FRANKLIN — Town officials were urged Tuesday by members of Compressor Free Franklin — a grassroots group that has sprung up to oppose a natural gas compressor from being sited here — to adopt a noise ordinance that would make generating sounds louder than 55 decibels a violation.

The board took no immediate action on the request, though Town Supervisor Jeff Taggart said the proposal would be considered.

Don Hebbard, retired from the Watershed Agricultural Council and an organizer of the anti-compressor group, said a growing number of Franklin residents are nervous about the possibility that such an installation will be constructed in the town by the Tennessee Gas Co. as part of its Northeast Energy Direct pipeline project.

“We need to make more people aware of the effect it is going to have on the quality of life here,” Hebbard said. “It’s going to change things in this quiet little village.”

The town is one of five Delaware County communities that would be crossed not only by the Northeast Energy Direct project but also the proposed Constitution Pipeline. The latter project has received conditional approvals from the Federal Energy Regulatory Commission and construction could begin as soon as this year if it acquires water and air permits from the state Department of Environmental Conservation.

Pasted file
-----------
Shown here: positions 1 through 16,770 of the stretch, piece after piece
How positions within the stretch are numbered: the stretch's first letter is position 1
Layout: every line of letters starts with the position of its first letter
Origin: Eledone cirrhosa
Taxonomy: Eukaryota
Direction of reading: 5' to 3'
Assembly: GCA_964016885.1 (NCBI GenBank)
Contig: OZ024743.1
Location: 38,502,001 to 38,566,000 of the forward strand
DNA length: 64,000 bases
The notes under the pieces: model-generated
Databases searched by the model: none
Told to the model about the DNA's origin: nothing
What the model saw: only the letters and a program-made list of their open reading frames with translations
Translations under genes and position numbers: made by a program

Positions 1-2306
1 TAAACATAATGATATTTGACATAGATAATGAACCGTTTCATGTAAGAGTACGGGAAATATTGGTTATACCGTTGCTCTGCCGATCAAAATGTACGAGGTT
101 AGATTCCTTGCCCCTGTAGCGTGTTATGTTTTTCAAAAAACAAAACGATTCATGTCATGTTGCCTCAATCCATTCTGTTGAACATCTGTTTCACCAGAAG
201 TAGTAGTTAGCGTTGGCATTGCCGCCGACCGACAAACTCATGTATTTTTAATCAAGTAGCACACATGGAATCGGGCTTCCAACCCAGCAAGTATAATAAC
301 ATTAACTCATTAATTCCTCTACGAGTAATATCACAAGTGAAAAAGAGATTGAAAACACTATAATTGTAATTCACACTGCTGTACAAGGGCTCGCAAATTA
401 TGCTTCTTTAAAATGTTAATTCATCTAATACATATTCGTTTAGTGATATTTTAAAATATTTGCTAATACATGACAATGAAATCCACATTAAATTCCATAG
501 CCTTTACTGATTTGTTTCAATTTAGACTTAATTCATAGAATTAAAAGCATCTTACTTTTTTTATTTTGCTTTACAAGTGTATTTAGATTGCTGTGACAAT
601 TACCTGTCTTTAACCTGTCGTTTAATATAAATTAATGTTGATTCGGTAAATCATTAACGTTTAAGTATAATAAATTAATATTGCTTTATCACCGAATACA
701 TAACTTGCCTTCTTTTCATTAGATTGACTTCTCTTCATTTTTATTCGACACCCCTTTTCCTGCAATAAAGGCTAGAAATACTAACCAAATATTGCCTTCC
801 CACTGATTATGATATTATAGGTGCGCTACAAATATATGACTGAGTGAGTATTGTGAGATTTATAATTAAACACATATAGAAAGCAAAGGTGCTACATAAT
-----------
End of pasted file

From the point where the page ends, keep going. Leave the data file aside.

Opponents of the compressor station told town board members that they are concerned about the possibility that natural gas infrastructure could rupture, causing fires and explosions. One woman said she was concerned about the possibility that vibrations from a compressor station could produce landslides.

Taggart said that while the only compressor sites for the Constitution Pipeline so far are in Schoharie County and Pennsylvania, he is concerned that the project planners will ultimately try to locate another compressor in the Franklin area to increase the volume of gas it would carry.

The Tennessee Gas Company has not yet announced where it would place a compressor station, though Taggart said the company is apparently eyeing Franklin.

“At this point, I am totally against a compressor station until they (Tennessee Gas representatives) satisfy my concerns,” said Taggart.

In an interview later, he said he has reservations about enacting a noise ordinance, noting it could spark neighborhood feuds if residents used it to file complaints against neighbors for running chainsaws. He noted that town zoning laws limit noise to 70 decibels, and agriculture and forestry are exempt.

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